My specific project was working with Dr. Eduardo Almeida, Principal Investigator of the Bone Lab at NASA Ames Research Centre. I specifically worked on mouse bone tissue from whole animals that were flown on the STS-131 shuttle mission which landed in early 2010. Here I looked at the effects of spaceflight on mouse bone gene expression and found some very interesting results. The VSSEC-NASA Australian Space Prize enabled me to conduct critical space based research at Ames Research Centre with Dr. Almeida that aligns with my previous work at UNSW and that I will also be able to include in my doctoral thesis. However, the opportunities do not end there, I will hopefully be returning to Ames Research Centre in October to conduct some follow up experiments with Dr. Almeida and his lab. This will enable a formal collaboration to be established between Dr. Eduardo Almeida and my supervisor here in Australia, Dr. Brendan Burns. I will also be able to participate in the flight team for the next set of experiments being flown on STS-133, the second last shuttle mission. This is truly an amazing opportunity that I would not have been able to participate in without the support of the VSSEC-NASA Australian Space Prize.

In short, the NASA Ames Academy provided the experience of a lifetime. I’m sure the other Academy students will agree that it was the best summer of their lives and I strongly encourage anyone with an interest in the Space program or space based research to apply for the VSSEC-NASA Australian Space Prize, you will definitely not be disappointed!

An event such as this doesn't happen without the support of a large number of people. To all the staff at NASA and the US Consulate,  to everyone who assisted with the technical review and to the following sponsors, a very big thankyou:

  • CSIRO
    Engineers Australia National Committee for Space Engineering
    Geological Society of Australia Specialist Group in Planetary Science
    La Trobe University
    Victoria University
    The University of Sydney
    Australian Centre for Field Robotics University of South Australia
    Institute for Telecommunications Research
    Curtin University of Technology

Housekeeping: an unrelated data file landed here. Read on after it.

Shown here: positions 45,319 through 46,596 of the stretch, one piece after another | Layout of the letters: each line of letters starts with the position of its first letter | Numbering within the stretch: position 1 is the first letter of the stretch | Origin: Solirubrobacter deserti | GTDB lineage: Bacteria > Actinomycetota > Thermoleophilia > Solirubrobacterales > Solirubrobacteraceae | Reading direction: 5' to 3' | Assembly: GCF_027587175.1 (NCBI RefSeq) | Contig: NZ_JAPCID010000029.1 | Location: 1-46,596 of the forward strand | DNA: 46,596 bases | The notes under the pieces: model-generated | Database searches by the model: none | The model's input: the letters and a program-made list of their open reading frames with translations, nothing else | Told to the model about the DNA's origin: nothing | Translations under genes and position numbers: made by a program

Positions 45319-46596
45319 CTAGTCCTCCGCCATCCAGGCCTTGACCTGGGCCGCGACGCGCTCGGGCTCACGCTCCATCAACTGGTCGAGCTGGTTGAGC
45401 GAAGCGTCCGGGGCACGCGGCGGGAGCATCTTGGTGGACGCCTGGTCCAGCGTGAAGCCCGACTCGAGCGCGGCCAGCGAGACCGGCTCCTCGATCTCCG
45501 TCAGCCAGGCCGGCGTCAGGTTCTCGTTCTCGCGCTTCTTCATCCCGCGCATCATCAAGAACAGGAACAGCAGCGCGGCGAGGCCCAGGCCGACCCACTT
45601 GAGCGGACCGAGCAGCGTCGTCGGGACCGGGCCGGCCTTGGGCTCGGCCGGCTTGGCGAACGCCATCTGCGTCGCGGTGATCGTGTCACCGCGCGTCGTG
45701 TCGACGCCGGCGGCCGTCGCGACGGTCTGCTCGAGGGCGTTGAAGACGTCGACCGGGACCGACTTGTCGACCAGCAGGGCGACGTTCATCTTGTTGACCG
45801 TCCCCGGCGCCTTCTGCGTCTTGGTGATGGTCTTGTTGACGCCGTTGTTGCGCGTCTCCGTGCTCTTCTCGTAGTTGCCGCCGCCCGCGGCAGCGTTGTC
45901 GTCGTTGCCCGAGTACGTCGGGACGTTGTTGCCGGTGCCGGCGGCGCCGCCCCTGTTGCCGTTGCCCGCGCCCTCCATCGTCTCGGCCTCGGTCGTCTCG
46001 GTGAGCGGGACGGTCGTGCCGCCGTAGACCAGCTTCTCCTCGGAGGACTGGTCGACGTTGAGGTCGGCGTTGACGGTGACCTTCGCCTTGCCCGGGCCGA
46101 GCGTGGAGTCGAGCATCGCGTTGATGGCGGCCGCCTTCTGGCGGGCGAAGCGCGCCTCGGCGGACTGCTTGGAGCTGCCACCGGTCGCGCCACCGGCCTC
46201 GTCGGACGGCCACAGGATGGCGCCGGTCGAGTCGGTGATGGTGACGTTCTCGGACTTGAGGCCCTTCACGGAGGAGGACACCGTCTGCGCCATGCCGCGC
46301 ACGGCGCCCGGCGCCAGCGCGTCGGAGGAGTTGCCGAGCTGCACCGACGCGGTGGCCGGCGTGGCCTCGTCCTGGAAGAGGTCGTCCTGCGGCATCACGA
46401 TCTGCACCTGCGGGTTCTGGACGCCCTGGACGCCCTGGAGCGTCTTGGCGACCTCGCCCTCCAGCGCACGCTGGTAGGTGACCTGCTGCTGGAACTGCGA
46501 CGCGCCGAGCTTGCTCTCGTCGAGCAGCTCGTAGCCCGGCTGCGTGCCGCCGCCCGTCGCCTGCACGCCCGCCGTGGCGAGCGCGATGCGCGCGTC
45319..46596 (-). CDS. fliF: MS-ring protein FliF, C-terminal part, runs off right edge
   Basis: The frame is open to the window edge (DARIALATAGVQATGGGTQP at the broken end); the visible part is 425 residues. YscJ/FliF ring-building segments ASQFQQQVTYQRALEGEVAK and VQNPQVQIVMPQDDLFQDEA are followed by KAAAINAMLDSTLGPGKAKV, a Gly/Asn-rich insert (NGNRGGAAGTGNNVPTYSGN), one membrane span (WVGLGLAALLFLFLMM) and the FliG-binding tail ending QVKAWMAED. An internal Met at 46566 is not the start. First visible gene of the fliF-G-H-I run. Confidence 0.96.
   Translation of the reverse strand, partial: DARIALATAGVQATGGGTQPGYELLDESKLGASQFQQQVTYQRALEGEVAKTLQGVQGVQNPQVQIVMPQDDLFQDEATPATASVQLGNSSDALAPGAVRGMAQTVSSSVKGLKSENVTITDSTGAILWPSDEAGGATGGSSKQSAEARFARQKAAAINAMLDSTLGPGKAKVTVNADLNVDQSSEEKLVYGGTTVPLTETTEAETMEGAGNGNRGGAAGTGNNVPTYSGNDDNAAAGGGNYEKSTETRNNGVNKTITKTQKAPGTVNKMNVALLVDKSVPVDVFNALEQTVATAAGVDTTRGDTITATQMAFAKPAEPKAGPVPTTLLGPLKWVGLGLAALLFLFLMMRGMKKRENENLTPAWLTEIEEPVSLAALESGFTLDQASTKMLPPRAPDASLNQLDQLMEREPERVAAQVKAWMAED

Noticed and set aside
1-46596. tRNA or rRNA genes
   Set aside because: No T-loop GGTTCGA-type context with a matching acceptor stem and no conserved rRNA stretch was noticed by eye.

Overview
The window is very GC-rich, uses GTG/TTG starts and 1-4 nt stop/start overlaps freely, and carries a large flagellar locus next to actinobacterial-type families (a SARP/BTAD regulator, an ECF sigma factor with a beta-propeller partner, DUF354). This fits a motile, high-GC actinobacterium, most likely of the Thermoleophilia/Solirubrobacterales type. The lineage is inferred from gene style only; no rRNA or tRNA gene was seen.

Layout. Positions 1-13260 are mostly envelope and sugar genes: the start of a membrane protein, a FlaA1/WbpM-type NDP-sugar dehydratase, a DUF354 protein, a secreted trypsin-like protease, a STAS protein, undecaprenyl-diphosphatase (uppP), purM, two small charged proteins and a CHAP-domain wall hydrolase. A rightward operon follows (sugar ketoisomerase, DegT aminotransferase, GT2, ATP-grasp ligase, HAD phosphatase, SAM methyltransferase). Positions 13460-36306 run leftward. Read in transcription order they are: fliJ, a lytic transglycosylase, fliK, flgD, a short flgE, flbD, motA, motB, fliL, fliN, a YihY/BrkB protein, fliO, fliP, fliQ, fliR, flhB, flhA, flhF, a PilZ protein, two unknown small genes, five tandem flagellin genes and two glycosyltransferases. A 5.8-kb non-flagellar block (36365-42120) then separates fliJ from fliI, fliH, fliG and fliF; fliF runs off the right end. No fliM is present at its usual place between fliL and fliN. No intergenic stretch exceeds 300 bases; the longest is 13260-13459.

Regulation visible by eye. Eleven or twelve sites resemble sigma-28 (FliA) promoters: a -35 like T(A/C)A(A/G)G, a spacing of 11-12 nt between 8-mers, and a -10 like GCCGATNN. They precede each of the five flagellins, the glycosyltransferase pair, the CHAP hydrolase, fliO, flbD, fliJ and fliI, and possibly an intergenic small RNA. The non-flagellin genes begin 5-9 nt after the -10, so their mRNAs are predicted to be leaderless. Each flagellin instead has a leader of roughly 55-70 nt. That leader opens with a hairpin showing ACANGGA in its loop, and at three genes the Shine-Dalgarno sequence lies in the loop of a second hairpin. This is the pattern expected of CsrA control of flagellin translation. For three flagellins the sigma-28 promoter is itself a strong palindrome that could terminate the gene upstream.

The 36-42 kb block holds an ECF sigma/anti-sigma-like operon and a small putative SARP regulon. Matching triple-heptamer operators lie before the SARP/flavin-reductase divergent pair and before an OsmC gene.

Monash University
    Monash School of Geoscience
    RMIT
    University of New South Wales
    Australian Centre for Astrobiology
    Swinburne University of Technology
    Swinburne Astronomy Online
    Australian Academy of Science National Committee for Space Science
    Australian Space Research Institute
    Australian Space Industry Chamber of Commerce
    National Space Society of Australia
    Mars Society of Australia


The Australian National University, along with the Planetary Sciences Institute, and the Royal Aeronautical Society have joined the sponsors list and many more reviewers have registered, including Australians currently working overseas in the space industry.

- CSIRO


- Engineers Australia National Committee for Space Engineering


- Geological Society of Australia Specialist Group in Planetary Science


- La Trobe University


- Victoria University


- The University of Sydney


- Australian Centre for Field Robotics University of South Australia


- Institute for Telecommunications Research


- Curtin University of Technology


- Monash University


- Monash School of Geoscience


- RMIT


- University of New South Wales


- Australian Centre for Astrobiology


- Swinburne University of Technology


- Swinburne Astronomy Online


- Australian Academy of Science National Committee for Space Science


- Australian Space Research Institute


- Australian Space Industry Chamber of Commerce


- National Space Society of Australia


- Mars Society of Australia